Civil rights and religious groups have slammed the decision by a northeastern police union to endorse controversial Republican presidential candidate Donald Trump, whose comments on police brutality and calls to restrict U.S immigration for Muslims have sparked outrage across the political spectrum and among minority constituencies.
Rev. Jason Lydon was part of a group of clergy members who protested the event Thursday during which the New England Police Benevolent Association (NEPBA) announced their endorsement for Trump. Lydon, along with other clergy, kneeled down and prayed, blocking a hallway until police told them that they would be arrested if they continued.
Lydon said he protested to “highlight that Donald Trump is a symptom of a larger system of Islamophobia and white supremacy … and also giving credibility to so many people are responding to his Islamophobia and racism.” He added that there were around 200 protesters outside of the building where the endorsement event was being held.
Executive board members of the NEPBA, who attended a closed-door meeting to cast their votes Thursday, said that Trump’s comments about banning Muslims from entering the United States had come up briefly in their discussion, but that most of the conversation had centered on his support of police in what they perceive to be a national climate of hostility toward police officers. Trump has said that as president he would call for the death penalty for anyone who kills a police officer.
The endorsement angered members of Black Lives Matter, the activist group that burst onto the U.S. political scene to denounce perceived brutality and racial biases in policing amid a spate of police killings of black men over the last year.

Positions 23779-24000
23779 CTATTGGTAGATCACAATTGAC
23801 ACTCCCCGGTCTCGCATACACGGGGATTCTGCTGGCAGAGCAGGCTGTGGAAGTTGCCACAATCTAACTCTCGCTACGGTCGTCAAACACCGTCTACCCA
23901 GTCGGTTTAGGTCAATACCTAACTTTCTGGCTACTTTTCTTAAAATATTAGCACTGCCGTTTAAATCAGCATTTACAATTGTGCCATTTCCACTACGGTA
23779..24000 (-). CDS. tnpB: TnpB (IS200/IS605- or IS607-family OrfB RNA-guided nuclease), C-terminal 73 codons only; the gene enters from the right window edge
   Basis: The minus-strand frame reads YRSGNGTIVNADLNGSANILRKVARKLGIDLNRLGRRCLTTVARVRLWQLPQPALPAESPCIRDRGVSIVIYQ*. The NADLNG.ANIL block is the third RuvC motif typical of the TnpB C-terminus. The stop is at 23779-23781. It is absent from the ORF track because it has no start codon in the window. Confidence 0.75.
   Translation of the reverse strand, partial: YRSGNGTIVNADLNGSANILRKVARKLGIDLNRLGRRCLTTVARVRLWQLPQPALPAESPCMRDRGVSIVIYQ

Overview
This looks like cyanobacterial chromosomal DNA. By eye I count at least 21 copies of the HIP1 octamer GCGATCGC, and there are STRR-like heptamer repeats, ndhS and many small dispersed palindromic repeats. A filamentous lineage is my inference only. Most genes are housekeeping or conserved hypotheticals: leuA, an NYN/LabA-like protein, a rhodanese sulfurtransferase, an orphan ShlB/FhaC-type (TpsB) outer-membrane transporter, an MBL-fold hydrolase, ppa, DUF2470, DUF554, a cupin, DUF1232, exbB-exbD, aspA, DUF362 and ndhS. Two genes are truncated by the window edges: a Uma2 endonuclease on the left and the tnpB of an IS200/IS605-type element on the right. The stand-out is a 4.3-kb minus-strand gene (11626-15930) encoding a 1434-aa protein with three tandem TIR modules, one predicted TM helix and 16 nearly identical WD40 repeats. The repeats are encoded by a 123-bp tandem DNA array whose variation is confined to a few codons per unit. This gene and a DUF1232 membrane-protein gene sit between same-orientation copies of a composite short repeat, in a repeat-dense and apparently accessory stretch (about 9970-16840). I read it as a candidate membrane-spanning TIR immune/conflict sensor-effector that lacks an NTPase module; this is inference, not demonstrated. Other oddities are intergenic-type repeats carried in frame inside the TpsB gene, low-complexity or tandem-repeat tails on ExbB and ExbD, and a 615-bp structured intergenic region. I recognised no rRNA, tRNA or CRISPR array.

Earlier this year, Trump supporters beat up a Black Lives Matter protester who had disrupted his event. Afterwards, the presidential candidate said that “maybe he should have been roughed up because it was absolutely disgusting what he was doing.”
“We are not surprised at the NEBPA's endorsement of racism, xenophobia, and misogyny,” Black Lives Matter Cambridge said in an email to Al Jazeera. “We are only surprised by their honesty in offering such an endorsement. New England is a region rife with White male hatred and this endorsement brings that to light."
Muslim groups throughout New England were also dismayed by the police association’s endorsement of the candidate just a few days after Trump called for the ban on Muslims coming into the country.
Malik Khan, the president of the Islamic Center of Boston in Weyland, Massachusetts, wasn’t aware of the news when asked for a comment, but said: “To hear that the Benevolent Association has decided to support him is really sad."
“We’d want to ask obviously if this represents an endorsement just of a single issue from this organization, or if this this is a holistic endorsement which would encompass a Muslim ban in the U.S.” said Dr. John Robbins, the executive director of the Massachusetts chapter of the Council on American-Islamic Relations. “This kind of endorsement would obviously be a great concern for the Muslim citizens within the jurisdiction of these officers who they’ve sworn to protect.”
With The Associated Press